On the draught side, it was always a cause of some discomfort amongst craft brewers that their products, in cask form, were dispensed by handpumps alongside the likes of Old Tosspot which exemplified the stuffy “real ale culture” they were seeking to challenge. So it was hardly surprising that they were keen to adopt “craft keg”, not just because they thought it was better, but also as a form of differentiation.
And, while craft keg facings may fit into the common T-bar dispenser, you’ll never find any craft kegs served through the towering, illuminated bar mountings that characterise Carling, Stella and the rest. Instead, the past few years have seen the rise of the “keg wall”, which is used to showcase a rotating range of craft products. In more and more recently-refurbished pubs, the draught beers are rigidly divided into three sections – real ales on handpump, macro kegs and lagers on tall fonts or T-bars, and craft kegs on a wall at the back of the bar. Many drinkers will look exclusively at one section and mentally blank out the others.
In the take-home trade, the craft sector has very much taken the 330ml bottle (and, increasingly, can) to its heart, in contrast to the 500ml bottle characteristic of Premium Bottled Ales and the 440ml cans in four-packs or slabs favoured by mass-market lagers. While many mainstream lagers are available in packs of smaller bottles, you never see them sold singly, and 330ml mainstream cans are virtually unknown. This makes direct comparison in terms of price per unit of volume, or indeed per unit of alcohol, much more difficult.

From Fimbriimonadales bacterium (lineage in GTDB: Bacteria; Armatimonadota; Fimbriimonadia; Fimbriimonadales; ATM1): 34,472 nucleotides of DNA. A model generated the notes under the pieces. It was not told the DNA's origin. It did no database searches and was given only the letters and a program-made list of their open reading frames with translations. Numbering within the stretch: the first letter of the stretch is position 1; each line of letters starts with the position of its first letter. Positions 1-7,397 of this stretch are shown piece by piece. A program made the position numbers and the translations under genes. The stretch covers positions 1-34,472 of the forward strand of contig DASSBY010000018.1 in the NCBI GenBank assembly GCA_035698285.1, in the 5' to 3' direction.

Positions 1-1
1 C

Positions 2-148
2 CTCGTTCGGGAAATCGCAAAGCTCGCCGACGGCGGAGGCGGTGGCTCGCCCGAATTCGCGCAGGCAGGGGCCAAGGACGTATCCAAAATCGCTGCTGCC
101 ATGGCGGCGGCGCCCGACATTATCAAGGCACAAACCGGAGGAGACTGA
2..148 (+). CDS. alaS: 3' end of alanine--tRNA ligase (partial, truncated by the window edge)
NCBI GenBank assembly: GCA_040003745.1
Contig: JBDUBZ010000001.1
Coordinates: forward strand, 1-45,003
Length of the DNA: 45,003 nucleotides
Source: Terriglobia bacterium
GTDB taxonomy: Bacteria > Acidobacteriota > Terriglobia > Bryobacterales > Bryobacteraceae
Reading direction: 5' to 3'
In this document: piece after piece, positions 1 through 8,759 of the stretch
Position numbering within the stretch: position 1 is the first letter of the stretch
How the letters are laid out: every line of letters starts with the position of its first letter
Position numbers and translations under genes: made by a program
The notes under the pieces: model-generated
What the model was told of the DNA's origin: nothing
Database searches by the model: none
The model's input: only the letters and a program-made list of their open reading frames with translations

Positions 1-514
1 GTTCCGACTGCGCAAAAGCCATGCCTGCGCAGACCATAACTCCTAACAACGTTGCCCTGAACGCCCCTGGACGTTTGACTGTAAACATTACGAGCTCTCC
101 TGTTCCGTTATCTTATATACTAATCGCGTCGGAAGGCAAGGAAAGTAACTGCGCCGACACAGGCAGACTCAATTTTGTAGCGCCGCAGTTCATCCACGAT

(As an aside, mainstream lagers seem to be sold in a bewildering variety of pack sizes, which seems to be a classic example of “confusion marketing”. How different from Germany, where pretty much everything seems to be in 500ml bottles and cans)
I’ve never been to the USA, so can’t comment directly, but I get the impression that craft beers there tend to be sold in the same package sizes and formats as mainstream ones, making direct comparison much easier. This article, for example, takes it as read that six-packs are the norm for both craft and macro beers. Yes, the craft costs more, but it’s very clear what the premium for higher perceived quality is. I can’t help thinking this may have been a key factor in its success.
It may come across as clever marketing that craft beer in the UK defines its own niche in terms of presentation and packaging. It’s not the same as macro lagers or BBBs, so why should it be sold the same way? But does it rather represent a shortage of ambition and a reluctance to take the fight directly to the enemy?